Wednesday, July 29, 2015By:
This was one of the most exciting weeks I have had so far this summer! I felt as though I was able to experience many different things and I loved it. The weekend started off with a trip to Mount Vernon with Veronica. While it was extremely hot over the weekend, Mount Vernon was beautiful. We were able to take a tour of George Washington’s home that is set up on a hill overlooking the Potomac River. No pictures were allowed in the mansion, but I made sure to get some of the outside and of the rest of the grounds as we were exploring. There was some restoration work on the outside of the mansion, so that was disappointing and took away from the historical feel. However, the inside of the mansion was beautiful and many of the furnishings were original.
After the mansion tour, Veronica and I decided to walk around the estate. We first went by some of the smaller buildings around the mansion that included a coach house, horse stables, a kitchen, and a meat pantry. Further down the path closer to the river was an ice house (building where they would store ice from the Potomac River so that food could be kept cold during the summer months; it is a really old version of a freezer). We were also able to see the old tomb (the George and Martha Washington were first buried) and the new tomb (where they are now buried). Close to the new tomb is a slave burial ground where many slaves that worked on the estate were buried. I thought it was interesting that there was a team of archeologists working on a project that would identify where and how many slaves were buried in this area. It was made clear that only soil samples would be used to determine these pieces of information so that no one would be disturbed. Along with the slave burial ground, there was a slave memorial paying homage to all of the slaves that had worked on the grounds.
Following this same path, we came down to the banks of the Potomac River where George Washington had a wharf. Next to the wharf was a small farm that showed the crop rotation process that George Washington had used in his four farms. Along with crops, there were also some pens of livestock enclosed with a split-rail fence. At the end of the farm was a replica a the 16-sided threshing barn that George Washington had designed to thresh his wheat. This was where I realized that Mount Vernon was once a huge estate that equalled about 8,000 acres of land. Now, the Mount Vernon that Veronica and I visited was only about 500 acres. To me, this was incredible because we had been walking around this place all morning and now it was time to stop for some lunch.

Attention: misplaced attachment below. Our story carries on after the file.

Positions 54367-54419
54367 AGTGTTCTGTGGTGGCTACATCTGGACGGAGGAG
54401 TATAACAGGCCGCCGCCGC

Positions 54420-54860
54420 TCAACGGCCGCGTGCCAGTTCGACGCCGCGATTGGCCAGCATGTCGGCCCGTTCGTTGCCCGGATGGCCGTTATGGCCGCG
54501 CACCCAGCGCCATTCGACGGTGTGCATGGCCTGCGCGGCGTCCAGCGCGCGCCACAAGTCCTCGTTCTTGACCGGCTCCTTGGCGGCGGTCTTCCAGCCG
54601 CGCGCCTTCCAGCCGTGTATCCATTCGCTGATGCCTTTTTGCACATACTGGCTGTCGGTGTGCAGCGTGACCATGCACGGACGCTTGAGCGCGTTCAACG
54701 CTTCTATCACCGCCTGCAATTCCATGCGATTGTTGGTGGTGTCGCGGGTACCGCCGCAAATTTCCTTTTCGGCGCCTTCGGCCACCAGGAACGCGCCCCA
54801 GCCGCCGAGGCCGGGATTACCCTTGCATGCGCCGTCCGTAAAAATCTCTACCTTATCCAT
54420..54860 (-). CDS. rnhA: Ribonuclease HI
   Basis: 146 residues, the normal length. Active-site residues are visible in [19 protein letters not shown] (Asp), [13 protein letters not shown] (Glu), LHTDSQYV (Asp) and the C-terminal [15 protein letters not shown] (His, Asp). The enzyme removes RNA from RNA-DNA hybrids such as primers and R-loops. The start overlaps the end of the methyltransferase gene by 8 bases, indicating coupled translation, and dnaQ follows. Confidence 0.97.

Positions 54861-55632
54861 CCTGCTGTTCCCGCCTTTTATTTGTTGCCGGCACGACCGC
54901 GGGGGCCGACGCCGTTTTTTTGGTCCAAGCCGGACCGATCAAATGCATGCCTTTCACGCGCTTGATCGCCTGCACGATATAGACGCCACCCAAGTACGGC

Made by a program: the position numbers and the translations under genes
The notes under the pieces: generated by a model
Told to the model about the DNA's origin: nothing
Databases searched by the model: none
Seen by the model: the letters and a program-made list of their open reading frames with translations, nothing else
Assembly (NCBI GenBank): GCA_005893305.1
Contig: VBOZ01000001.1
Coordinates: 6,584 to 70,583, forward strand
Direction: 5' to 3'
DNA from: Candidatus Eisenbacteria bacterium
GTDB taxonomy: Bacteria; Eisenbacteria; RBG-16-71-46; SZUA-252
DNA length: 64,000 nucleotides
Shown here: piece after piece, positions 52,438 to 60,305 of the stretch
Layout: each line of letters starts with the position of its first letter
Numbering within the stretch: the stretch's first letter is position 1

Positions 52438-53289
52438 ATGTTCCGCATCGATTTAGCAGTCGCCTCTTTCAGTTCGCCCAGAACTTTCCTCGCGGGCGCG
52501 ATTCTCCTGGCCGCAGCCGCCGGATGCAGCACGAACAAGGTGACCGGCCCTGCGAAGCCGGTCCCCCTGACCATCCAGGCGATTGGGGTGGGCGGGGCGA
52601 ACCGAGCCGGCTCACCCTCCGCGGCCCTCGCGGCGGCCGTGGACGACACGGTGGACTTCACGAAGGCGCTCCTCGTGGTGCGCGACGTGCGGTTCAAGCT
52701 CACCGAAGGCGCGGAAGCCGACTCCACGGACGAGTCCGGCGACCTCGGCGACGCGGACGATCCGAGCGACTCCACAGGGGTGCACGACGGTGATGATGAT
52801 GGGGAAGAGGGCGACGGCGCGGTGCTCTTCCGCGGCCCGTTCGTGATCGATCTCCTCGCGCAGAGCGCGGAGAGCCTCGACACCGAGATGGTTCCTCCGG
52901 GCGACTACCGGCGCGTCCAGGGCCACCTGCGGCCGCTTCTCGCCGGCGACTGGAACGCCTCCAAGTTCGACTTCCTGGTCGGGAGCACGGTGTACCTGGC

After lunch we went on to tour the gardens some more and to go down to the road to the grist mill and distillery. The mill and distillery were easily the best part of the day. Both of these buildings were replicas build on top of where the originals once stood but they both worked exactly as the originals would have. While inside the mill, the workers demonstrated how corn could be milled down into a fine material (which in this case would be used for composting soil). In the distillery, we were able to see the process of making whiskey as George Washington once did (I had no idea that he became very rich at the end of his life because he manufactured whiskey).